Here we have the July 1918 issue of Needlecraft Magazine, which is an American publication (location of publication given in the magazine is Augusta Maine & New York, New York). This is an authentic original Edwardian era magazine. If you like crochet, I think you will agree that this is one of the most spectacular issues of Needlecraft EVER! Of course this magazine is devoted to all the needle arts and it covers lots more than just crochet, but there is quite a bit of crochet in this issue and it is all lovely work.
Some of the highlights of this issue:
This issue contains an article by Mary Card, who, in my opinion, was the greatest crochet designer of all time. She was from Australia and had published several books, some in Australia and some in the USA (perhaps other countries too I am not certain). Many of her designs also appeared in Needlecraft Magazine in the 1910’s & 1920’s. Mary Card’s designs are consistently imaginative, beautiful, creative, well-thought-out, well-designed, and SPECTACULAR! It was her work that really got me interested in these old issues of Needlecraft magazine to start with. I cannot rave enough about the quality of her work!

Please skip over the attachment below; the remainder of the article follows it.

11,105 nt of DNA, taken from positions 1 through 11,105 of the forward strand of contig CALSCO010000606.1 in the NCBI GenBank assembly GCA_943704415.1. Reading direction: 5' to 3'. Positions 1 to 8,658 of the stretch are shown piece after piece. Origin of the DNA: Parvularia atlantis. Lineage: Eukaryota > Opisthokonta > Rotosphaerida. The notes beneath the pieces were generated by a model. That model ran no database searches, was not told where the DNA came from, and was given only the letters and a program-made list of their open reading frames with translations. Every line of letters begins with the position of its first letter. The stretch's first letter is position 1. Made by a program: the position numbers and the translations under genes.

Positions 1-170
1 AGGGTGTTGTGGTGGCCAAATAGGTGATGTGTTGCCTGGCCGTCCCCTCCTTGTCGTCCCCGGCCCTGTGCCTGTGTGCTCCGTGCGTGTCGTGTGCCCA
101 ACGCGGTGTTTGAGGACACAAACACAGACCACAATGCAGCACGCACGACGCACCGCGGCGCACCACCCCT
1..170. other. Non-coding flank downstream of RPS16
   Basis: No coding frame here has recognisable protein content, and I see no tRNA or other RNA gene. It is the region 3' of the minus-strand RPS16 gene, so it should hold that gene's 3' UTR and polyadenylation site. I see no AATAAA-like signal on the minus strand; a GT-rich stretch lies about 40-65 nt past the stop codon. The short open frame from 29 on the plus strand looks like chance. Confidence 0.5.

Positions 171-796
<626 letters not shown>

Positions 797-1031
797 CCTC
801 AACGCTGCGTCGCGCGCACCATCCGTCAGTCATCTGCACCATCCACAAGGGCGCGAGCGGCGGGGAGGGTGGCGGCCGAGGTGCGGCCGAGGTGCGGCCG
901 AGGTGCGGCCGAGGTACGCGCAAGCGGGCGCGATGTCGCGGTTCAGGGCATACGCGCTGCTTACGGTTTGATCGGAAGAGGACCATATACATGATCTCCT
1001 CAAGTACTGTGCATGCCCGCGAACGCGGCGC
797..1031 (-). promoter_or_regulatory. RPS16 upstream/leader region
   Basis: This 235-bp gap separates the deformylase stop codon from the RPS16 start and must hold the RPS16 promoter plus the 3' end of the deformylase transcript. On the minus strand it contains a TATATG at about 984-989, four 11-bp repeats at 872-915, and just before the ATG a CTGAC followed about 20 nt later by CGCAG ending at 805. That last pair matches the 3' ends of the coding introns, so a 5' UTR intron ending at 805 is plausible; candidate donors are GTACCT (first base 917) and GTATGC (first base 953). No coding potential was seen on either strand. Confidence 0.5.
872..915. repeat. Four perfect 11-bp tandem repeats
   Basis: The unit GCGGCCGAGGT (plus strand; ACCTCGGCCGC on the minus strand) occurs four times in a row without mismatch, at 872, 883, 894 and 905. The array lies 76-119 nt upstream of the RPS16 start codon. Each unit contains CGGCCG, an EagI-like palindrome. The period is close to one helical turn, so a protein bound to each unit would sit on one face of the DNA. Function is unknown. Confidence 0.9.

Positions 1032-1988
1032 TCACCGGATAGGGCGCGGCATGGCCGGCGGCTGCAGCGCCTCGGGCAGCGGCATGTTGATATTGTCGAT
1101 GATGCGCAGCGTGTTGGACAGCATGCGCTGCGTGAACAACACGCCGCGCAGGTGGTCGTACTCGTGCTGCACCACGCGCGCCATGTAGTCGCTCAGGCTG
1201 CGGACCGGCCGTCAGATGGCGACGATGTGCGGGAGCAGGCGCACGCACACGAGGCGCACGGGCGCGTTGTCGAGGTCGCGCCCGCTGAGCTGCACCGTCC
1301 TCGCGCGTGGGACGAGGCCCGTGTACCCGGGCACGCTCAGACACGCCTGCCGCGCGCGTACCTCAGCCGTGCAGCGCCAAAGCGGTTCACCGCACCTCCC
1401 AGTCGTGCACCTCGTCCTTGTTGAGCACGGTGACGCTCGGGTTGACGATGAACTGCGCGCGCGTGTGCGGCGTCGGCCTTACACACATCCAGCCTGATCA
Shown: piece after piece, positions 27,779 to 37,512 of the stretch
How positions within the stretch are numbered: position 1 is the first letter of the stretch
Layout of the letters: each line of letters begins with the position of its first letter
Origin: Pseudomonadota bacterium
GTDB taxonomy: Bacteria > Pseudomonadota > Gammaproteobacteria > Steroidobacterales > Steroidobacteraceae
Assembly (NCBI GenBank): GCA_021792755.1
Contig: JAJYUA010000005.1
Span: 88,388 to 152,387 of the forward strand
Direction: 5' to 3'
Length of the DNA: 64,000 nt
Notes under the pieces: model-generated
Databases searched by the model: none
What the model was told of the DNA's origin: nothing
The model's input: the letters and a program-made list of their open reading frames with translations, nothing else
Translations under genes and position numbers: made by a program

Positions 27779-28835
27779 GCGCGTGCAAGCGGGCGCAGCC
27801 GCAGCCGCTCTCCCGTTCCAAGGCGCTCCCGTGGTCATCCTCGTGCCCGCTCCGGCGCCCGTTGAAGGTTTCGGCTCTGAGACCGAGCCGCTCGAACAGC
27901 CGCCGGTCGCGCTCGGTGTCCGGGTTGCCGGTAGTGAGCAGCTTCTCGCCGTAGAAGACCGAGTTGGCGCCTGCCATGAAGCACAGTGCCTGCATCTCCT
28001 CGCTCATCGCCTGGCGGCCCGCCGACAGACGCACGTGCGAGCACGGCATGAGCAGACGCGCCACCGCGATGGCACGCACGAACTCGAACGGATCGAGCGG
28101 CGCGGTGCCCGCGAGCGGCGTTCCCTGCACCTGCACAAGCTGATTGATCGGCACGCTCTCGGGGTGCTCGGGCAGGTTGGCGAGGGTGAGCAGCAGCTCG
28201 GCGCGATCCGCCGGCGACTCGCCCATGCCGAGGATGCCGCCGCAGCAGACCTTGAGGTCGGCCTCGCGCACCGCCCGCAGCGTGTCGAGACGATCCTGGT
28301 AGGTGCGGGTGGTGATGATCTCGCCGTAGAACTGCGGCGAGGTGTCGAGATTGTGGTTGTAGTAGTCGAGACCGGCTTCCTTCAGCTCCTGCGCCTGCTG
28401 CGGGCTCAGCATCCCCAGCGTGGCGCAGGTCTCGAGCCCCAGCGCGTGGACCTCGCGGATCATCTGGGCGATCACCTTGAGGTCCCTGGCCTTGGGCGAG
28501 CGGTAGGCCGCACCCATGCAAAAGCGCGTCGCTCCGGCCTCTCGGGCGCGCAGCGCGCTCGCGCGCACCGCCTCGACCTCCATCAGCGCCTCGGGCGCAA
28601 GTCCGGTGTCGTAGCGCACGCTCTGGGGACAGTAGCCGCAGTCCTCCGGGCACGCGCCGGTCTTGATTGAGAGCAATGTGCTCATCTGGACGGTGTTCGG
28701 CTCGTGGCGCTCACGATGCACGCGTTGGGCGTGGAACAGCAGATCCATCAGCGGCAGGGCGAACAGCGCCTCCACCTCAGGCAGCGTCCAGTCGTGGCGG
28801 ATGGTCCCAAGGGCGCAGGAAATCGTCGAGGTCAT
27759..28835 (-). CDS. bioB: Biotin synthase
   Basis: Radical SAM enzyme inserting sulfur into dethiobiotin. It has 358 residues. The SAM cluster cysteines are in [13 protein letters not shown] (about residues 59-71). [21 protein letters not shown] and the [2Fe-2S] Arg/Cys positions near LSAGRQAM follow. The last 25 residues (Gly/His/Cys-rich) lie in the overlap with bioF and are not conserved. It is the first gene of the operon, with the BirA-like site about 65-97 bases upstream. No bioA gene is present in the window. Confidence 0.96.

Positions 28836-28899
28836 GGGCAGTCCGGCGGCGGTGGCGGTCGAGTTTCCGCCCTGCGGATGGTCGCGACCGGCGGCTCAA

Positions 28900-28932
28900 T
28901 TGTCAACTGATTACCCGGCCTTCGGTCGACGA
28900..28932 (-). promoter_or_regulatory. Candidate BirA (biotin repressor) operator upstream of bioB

Her article in this issue is called ”Artistic and Unusual Designs in Crochet”. The first pattern is called “Arabesque Design For Many Purposes”. The photo in the article shows this made into a tablecloth, but Mary explains that the motif can be used for a variety of purposes- bedspread, piano cover, cushion cover, etc. (this design is much prettier than a granny square but just as versatile.) The best part is that this article includes both the written instructions AND the working chart for this design, so it is a relatively easy project in spite of the fact that it looks so elaborate. There is also a pattern for the border of the tea cloth that is shown in the article; this edging stands alone as a design and you could use it wherever you need a good edging.